The first good choice is using ‘Bernie’ Manuelito as the major viewpoint character. All of Tony Hillerman’s Leaphorn and Chee novels were first person (except for some third-person scene setting) and he would jump the POV around between his protagonists as he told the story in bits and chunks, often giving the reader a better idea of the big picture than his characters. Anne Hillerman used a similar strategy, but focused on Bernie with some use of Bernie’s husband Jim Chee’s POV. Although her father had used Bernie for a POV before, it was rare and short.

This means Anne was starting a new chapter in the storytelling, where the story teller is a woman, by focusing on the one woman detective character in the stories; and one her father had given short-shrift. It was a gutsy move and an effective one.

The second good choice was shooting Joe Leaphorn in the first few pages of the story, putting him in the hospital where his condition deteriorates. This meant not only was Leaphorn himself a part of the central mystery, but also meant Leaphorn–the great detective of Tony Hillerman’s stories who always figures it out–was in no condition to do the figuring.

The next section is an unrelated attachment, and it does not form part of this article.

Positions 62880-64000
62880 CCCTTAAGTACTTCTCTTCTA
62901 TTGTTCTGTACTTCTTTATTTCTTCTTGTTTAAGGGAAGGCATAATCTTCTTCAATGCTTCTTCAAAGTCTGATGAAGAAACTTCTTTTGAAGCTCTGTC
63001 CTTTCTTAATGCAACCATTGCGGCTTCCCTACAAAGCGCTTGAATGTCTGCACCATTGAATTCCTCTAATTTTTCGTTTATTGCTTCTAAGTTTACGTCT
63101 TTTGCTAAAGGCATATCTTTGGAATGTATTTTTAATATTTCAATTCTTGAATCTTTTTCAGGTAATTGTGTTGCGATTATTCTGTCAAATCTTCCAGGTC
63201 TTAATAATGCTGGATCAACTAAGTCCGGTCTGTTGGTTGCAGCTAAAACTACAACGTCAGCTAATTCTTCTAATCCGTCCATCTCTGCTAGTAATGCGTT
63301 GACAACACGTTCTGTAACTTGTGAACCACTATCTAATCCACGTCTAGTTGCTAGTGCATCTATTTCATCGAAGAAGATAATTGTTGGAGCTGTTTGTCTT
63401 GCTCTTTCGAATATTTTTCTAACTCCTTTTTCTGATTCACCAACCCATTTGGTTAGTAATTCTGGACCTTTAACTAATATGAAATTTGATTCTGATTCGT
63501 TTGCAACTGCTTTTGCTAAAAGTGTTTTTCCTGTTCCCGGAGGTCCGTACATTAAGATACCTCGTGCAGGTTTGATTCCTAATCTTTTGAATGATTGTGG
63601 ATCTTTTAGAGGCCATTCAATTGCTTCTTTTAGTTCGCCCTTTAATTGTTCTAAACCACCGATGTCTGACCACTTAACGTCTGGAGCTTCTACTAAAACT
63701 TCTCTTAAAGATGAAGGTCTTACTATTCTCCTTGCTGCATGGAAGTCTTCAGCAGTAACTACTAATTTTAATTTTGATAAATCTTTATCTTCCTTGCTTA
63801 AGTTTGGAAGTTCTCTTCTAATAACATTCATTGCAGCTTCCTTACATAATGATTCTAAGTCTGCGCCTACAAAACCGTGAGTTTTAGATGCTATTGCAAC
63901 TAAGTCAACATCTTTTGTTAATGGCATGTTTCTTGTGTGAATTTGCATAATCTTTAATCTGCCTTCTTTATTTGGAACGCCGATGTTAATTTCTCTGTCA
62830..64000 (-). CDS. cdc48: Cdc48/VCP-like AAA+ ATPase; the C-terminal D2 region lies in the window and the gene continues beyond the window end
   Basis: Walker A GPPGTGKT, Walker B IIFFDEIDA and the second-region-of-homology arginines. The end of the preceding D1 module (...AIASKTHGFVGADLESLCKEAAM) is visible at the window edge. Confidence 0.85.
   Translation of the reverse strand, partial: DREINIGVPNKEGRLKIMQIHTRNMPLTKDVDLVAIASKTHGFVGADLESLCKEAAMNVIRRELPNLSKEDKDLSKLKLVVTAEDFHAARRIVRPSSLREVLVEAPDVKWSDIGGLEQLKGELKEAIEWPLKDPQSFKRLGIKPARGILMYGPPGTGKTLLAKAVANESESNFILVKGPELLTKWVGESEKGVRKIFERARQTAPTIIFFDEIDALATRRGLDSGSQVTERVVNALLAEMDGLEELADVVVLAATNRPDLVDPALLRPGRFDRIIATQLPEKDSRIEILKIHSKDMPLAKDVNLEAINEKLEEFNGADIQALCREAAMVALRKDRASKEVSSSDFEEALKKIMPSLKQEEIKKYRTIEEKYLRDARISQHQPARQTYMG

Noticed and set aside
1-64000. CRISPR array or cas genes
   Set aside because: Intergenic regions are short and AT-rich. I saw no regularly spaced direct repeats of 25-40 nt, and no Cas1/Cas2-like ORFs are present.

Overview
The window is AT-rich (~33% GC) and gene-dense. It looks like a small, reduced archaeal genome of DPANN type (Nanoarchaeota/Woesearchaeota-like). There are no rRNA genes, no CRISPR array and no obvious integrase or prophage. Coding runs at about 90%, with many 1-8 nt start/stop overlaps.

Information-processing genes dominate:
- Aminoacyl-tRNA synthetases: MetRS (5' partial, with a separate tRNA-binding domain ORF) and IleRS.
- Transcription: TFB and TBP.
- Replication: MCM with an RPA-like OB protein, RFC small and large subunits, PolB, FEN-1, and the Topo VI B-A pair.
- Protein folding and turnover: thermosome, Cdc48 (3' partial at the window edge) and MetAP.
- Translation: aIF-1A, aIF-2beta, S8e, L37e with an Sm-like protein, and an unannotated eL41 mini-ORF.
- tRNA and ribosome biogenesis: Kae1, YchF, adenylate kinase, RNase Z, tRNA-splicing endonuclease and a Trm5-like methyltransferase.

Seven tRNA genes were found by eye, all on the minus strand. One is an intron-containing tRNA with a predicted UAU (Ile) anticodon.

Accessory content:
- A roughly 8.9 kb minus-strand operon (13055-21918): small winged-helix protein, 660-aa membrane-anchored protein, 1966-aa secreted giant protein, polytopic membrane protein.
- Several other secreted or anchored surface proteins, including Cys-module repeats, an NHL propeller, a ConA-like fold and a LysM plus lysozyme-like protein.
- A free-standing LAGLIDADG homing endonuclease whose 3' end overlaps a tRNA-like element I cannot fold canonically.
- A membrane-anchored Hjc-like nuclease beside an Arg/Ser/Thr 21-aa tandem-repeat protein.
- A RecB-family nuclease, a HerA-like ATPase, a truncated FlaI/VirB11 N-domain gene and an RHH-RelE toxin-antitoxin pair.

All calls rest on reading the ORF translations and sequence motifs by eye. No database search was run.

Once again, both gutsy and effective. Forcing Bernie and Chee to man up (or woman up) and solve the mystery on their lonesome. (Well, aside from the usual FBI interferences, police procedures, and family issues.)

Another good choice is imbued in the mystery itself. I’m not going to give you any spoilers, but the mystery is built on one of her father’s earlier novels; continuing a story once thought over and done.

Perhaps not such a gutsy choice, but still an effective one; tying her Leaphorn and Chee story into her father’s oeuvre and establishing its place in the meta-story and character arcs of the Leaphorn and Chee series.

I could nitpick a little about cardboard antagonists and some red herrings that were a little too red. But I won’t. I could claim she pulled off the tough ending well enough for a good mention, but you need to decide that for yourself. Let me instead simply say: if you like Tony Hillerman’s work there is a good chance you will enjoy Anne Hillerman’s “Spider Woman’s Daughter”.

I did.

Oct 20 2013

Rally in Dee Cee for Pri-va-cy

Next Saturday, Oct 26 2013, there is going to be a rally in Washington D.C. against Domestic Spying and the NSA. I don’t know how many people are going to be there, but one of them will be me.

stopwatching.us

stopwatching.us